Kimberly Mihayo

In the News

Study establishes link between gender, extramarital affairs and HIV

Dar es Salaam. A new Ifakara Health Institute study has found “a significant association between lifetime (proxy) extramarital affairs and HIV infection among women only,” with the risk being significantly …

IHI names winners of research, innovation fund

[Right-Left] Getrud, Beatrice, Theckla, and Tutu.Ifakara Health Institute (IHI) has named recipients of the 2017/18 Director’s Research and Innovation Fund. This is an internal funding mechanism aimed to support specific …

Recent Projects

Development of a new tool for malaria mosquito surveillance to improve vector control

Malaria transmission is influenced not only by vector abundance, but as well by demographic traits such as vector species and age structure, as these influence the intensity by which the …

Demonstrating complete disruption of residual malaria transmission by eliminating Anopheles funestus mosquitoes from rural Tanzanian villages

In rural south-eastern Tanzania, where malaria prevalence has reduced by >60% since 2000, low-to-moderate transmission still persists despite very high coverage with long-lasting insecticidal bednets. Like in most residual transmission …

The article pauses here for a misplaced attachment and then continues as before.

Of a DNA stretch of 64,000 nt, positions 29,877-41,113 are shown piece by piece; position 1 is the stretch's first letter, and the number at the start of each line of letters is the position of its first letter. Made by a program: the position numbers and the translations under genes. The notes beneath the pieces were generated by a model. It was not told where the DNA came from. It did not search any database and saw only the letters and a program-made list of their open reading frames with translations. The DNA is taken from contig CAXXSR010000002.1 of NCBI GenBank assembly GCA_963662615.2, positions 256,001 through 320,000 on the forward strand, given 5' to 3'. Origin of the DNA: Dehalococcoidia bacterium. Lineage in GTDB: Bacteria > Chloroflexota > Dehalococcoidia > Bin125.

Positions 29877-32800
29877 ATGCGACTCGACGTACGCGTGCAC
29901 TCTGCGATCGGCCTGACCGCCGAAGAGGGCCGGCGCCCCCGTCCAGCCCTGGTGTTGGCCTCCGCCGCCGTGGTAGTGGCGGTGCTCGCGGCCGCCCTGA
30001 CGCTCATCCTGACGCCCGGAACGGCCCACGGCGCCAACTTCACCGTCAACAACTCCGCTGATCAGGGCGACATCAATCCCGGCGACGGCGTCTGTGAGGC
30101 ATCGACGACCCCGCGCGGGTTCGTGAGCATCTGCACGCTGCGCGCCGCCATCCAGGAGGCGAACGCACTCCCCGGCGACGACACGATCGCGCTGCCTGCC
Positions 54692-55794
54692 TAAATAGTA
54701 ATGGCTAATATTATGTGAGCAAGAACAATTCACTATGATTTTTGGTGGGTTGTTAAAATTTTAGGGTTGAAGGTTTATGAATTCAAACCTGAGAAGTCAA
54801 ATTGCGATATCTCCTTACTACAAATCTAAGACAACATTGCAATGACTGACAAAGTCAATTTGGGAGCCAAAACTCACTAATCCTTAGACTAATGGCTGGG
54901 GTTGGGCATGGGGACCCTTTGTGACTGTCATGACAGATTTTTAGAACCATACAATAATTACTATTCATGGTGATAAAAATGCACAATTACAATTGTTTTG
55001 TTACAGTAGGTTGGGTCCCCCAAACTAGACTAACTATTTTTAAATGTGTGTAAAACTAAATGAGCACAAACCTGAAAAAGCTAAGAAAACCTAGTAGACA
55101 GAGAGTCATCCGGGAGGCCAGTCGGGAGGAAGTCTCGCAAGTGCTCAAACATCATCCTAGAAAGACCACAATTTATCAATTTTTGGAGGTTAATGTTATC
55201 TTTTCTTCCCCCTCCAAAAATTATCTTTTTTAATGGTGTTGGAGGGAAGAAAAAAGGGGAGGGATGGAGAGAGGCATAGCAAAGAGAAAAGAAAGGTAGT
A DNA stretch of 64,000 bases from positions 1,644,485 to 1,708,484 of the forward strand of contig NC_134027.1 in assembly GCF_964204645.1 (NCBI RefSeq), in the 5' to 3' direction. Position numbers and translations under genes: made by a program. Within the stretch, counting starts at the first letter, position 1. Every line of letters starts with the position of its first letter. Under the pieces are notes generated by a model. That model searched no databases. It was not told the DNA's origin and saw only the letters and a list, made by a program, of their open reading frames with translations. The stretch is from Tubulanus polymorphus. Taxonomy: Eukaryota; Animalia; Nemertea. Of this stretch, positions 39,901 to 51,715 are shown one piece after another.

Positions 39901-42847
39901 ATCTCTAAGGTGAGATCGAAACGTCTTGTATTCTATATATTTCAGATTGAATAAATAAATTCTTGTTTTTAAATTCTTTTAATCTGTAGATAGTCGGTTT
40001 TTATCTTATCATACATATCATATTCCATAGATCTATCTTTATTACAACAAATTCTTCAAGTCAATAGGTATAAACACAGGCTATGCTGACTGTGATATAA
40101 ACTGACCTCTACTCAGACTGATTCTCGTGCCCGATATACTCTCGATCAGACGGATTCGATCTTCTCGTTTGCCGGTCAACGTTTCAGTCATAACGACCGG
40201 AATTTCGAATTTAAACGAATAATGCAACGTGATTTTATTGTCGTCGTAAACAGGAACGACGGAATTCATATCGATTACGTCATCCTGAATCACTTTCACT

Kimberly Mihayo

Research Officer

Harvard University recent graduate Kimberly Mihayo holds a degree in History of Science she obtained in 2015, and her coursework focused on global health and health policy. She has a diverse experience in areas of global health, and is passionate about studying the biological, epidemiological, historical and social determinants of infectious diseases.

Kimberly’s interest in global health began in 2013 when she spent time interning at a HIV & TB hospital in Kwa-Zulu Natal, South Africa, as part of a Harvard undergraduate research fellowship. Here, she developed insights on the intersection between social behaviors and the spread of infectious diseases in society. Her coursework in global health allowed her to supplement her experience in the field, with a framework for understanding health, and the spread of diseases.

Currently, she is working on a Vectorworks funded project, seeking to understand the drivers and magnitude of residual malaria transmission in Zanzibar. The study is designed to investigate residual malaria from an entomological and human behavioral lens, in order to understand how residual transmission occurs. Kimberly will be involved in both (entomology & human behavioral) components of the study, and will work closely with the study team to support the development, implementation and completion of the study in Zanzibar

Projects

Health impact assessment for engaging natural resource extraction Projects in sustainable development in producer regions

Investigating the magnitude and drivers of residual malaria transmission in Zanzibar

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